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  1. Abstract

    Marine phytoplankton generate half of global primary production, making them essential to ecosystem functioning and biogeochemical cycling. Though phytoplankton are phylogenetically diverse, studies rarely designate unique thermal traits to different taxa, resulting in coarse representations of phytoplankton thermal responses. Here we assessed phytoplankton functional responses to temperature using empirically derived thermal growth rates from four principal contributors to marine productivity: diatoms, dinoflagellates, cyanobacteria, and coccolithophores. Using modeled sea surface temperatures for 1950–1970 and 2080–2100, we explored potential alterations to each group’s growth rates and geographical distribution under a future climate change scenario. Contrary to the commonly applied Eppley formulation, our data suggest phytoplankton functional types may be characterized by different temperature coefficients (Q10), growth maxima thermal dependencies, and thermal ranges which would drive dissimilar responses to each degree of temperature change. These differences, when applied in response to global simulations of future temperature, result in taxon-specific projections of growth and geographic distribution, with low-latitude coccolithophores facing considerable decreases and cyanobacteria substantial increases in growth rates. These results suggest that the singular effect of changing temperature may alter phytoplankton global community structure, owing to the significant variability in thermal response between phytoplankton functional types.

  2. Abstract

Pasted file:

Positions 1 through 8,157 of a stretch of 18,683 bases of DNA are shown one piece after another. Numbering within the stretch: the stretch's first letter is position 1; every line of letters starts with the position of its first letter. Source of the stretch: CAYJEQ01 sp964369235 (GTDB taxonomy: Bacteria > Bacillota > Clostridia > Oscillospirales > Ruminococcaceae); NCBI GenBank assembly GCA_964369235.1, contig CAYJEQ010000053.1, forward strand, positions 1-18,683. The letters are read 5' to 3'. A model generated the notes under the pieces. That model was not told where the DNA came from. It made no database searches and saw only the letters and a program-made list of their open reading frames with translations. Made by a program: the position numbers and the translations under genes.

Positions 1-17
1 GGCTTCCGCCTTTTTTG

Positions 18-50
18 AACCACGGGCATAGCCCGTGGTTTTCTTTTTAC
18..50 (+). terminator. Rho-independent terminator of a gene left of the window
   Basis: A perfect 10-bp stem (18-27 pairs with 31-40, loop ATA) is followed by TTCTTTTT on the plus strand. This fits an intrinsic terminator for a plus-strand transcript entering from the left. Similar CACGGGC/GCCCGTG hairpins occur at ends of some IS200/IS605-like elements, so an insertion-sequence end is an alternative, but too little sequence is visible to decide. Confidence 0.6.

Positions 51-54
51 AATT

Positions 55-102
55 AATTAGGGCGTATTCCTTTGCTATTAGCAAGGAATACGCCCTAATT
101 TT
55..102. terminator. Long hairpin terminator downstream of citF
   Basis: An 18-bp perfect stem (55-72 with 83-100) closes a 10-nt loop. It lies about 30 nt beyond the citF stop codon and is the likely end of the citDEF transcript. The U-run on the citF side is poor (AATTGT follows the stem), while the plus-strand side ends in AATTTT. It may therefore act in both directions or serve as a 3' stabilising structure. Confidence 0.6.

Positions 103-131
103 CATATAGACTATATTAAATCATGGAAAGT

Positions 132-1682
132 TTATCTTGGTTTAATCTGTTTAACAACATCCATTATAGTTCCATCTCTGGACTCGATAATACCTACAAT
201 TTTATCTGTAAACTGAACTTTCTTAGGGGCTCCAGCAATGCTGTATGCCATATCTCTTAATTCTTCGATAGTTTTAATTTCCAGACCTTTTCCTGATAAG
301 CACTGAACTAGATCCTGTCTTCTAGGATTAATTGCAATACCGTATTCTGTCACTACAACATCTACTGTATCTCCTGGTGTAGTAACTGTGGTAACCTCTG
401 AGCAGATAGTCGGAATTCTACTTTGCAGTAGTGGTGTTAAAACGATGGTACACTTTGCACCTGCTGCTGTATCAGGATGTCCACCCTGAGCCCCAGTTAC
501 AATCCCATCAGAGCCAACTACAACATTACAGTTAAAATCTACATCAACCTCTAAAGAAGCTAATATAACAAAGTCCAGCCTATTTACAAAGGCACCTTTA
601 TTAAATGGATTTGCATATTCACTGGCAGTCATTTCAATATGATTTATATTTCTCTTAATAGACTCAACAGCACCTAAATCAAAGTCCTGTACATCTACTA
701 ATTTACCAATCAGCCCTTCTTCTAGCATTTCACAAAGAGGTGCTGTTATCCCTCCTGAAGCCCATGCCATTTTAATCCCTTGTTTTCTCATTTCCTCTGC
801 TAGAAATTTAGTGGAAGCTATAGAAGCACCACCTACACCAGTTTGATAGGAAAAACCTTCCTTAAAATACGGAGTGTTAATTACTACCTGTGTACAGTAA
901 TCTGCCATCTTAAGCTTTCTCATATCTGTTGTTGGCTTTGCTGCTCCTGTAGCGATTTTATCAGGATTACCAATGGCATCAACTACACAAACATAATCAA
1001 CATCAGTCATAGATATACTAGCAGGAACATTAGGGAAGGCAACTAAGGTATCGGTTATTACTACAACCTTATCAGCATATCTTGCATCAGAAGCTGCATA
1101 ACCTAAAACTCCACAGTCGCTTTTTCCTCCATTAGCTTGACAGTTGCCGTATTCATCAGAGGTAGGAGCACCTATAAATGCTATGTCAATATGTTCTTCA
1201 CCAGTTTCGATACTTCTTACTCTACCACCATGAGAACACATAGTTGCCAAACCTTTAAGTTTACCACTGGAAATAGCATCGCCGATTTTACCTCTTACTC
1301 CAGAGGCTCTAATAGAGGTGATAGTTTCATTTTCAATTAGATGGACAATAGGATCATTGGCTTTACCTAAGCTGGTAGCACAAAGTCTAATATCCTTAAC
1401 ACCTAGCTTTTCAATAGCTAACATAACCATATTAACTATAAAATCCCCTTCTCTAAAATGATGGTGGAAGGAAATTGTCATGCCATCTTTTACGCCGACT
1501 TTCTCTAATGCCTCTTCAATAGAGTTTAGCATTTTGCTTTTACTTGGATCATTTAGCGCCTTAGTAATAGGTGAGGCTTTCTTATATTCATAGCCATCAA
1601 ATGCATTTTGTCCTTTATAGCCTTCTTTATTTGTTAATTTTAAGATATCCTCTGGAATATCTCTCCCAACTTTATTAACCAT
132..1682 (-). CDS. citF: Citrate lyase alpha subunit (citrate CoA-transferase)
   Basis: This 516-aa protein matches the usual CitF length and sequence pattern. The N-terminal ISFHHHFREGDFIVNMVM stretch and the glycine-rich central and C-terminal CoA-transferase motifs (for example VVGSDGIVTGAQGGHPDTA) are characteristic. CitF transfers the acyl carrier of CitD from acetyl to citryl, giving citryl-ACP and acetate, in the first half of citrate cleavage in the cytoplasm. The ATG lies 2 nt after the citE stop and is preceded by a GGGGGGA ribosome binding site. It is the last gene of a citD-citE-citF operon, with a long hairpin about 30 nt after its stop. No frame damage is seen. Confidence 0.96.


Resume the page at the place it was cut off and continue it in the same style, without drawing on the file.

A complex interplay of environmental variables impacts phytoplankton community composition and physiology. Temperature and nutrient availability are two principal factors driving phytoplankton growth and composition, but are often investigated independently and on individual species in the laboratory. To assess the individual and interactive effects of temperature and nutrient concentration on phytoplankton community composition and physiology, we altered both the thermal and nutrient conditions of a cold‐adapted spring phytoplankton community in Narragansett Bay, Rhode Island, when surface temperature was 2.6°C and chlorophyll > 9 μg L−1. Water was incubated in triplicate at −0.5°C, 2.6°C, and 6°C for 10 d. At each temperature, treatments included both nutrient amendments (N, P, Si addition) and controls (no macronutrients added). The interactive effects of temperature and resource availability altered phytoplankton growth and community structure. Nutrient amendments resulted in species sorting and communities dominated by larger species. Under replete nutrients, warming tripled phytoplankton growth rates, but under in situ nutrient conditions, increased temperature acted antagonistically, reducing growth rates by as much as 33%, suggesting communities became nutrient limited. The temperature–nutrient interplay shifted the relative proportions of each species within the phytoplankton community, resulting in more silica rich cells at decreasing temperatures, irrespective of nutrients, and C : N that varied basedmore »on resource availability, with nutrient limitation inducing a 47% increase in C : N at increasing temperatures. Our results illustrate how the temperature–nutrient interplay can alter phytoplankton community dynamics, with changes in temperature amplifying or exacerbating the nutrient effect with implications for higher trophic levels and carbon flux.